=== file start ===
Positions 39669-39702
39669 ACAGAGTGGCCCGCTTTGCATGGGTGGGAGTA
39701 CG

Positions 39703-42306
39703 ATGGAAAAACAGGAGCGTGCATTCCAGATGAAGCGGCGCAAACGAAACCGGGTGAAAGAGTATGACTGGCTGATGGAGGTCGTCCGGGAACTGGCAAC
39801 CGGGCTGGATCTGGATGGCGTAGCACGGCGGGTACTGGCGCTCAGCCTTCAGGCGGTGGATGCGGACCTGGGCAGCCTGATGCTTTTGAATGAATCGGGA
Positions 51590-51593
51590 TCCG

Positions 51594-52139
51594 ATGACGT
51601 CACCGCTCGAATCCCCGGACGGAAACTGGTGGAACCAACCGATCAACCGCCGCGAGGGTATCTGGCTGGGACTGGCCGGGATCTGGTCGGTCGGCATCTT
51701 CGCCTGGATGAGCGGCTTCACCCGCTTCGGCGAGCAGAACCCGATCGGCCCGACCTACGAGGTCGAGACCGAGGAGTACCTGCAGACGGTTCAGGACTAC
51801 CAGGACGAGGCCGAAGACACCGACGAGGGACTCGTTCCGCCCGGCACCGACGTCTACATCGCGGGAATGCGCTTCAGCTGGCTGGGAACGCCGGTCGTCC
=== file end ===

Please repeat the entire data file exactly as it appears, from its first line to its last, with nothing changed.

Positions 39669-39702
39669 ACAGAGTGGCCCGCTTTGCATGGGTGGGAGTA
39701 CG

Positions 39703-42306
39703 ATGGAAAAACAGGAGCGTGCATTCCAGATGAAGCGGCGCAAACGAAACCGGGTGAAAGAGTATGACTGGCTGATGGAGGTCGTCCGGGAACTGGCAAC
39801 CGGGCTGGATCTGGATGGCGTAGCACGGCGGGTACTGGCGCTCAGCCTTCAGGCGGTGGATGCGGACCTGGGCAGCCTGATGCTTTTGAATGAATCGGGA
Positions 51590-51593
51590 TCCG

Positions 51594-52139
51594 ATGACGT
51601 CACCGCTCGAATCCCCGGACGGAAACTGGTGGAACCAACCGATCAACCGCCGCGAGGGTATCTGGCTGGGACTGGCCGGGATCTGGTCGGTCGGCATCTT
51701 CGCCTGGATGAGCGGCTTCACCCGCTTCGGCGAGCAGAACCCGATCGGCCCGACCTACGAGGTCGAGACCGAGGAGTACCTGCAGACGGTTCAGGACTAC
51801 CAGGACGAGGCCGAAGACACCGACGAGGGACTCGTTCCGCCCGGCACCGACGTCTACATCGCGGGAATGCGCTTCAGCTGGCTGGGAACGCCGGTCGTCC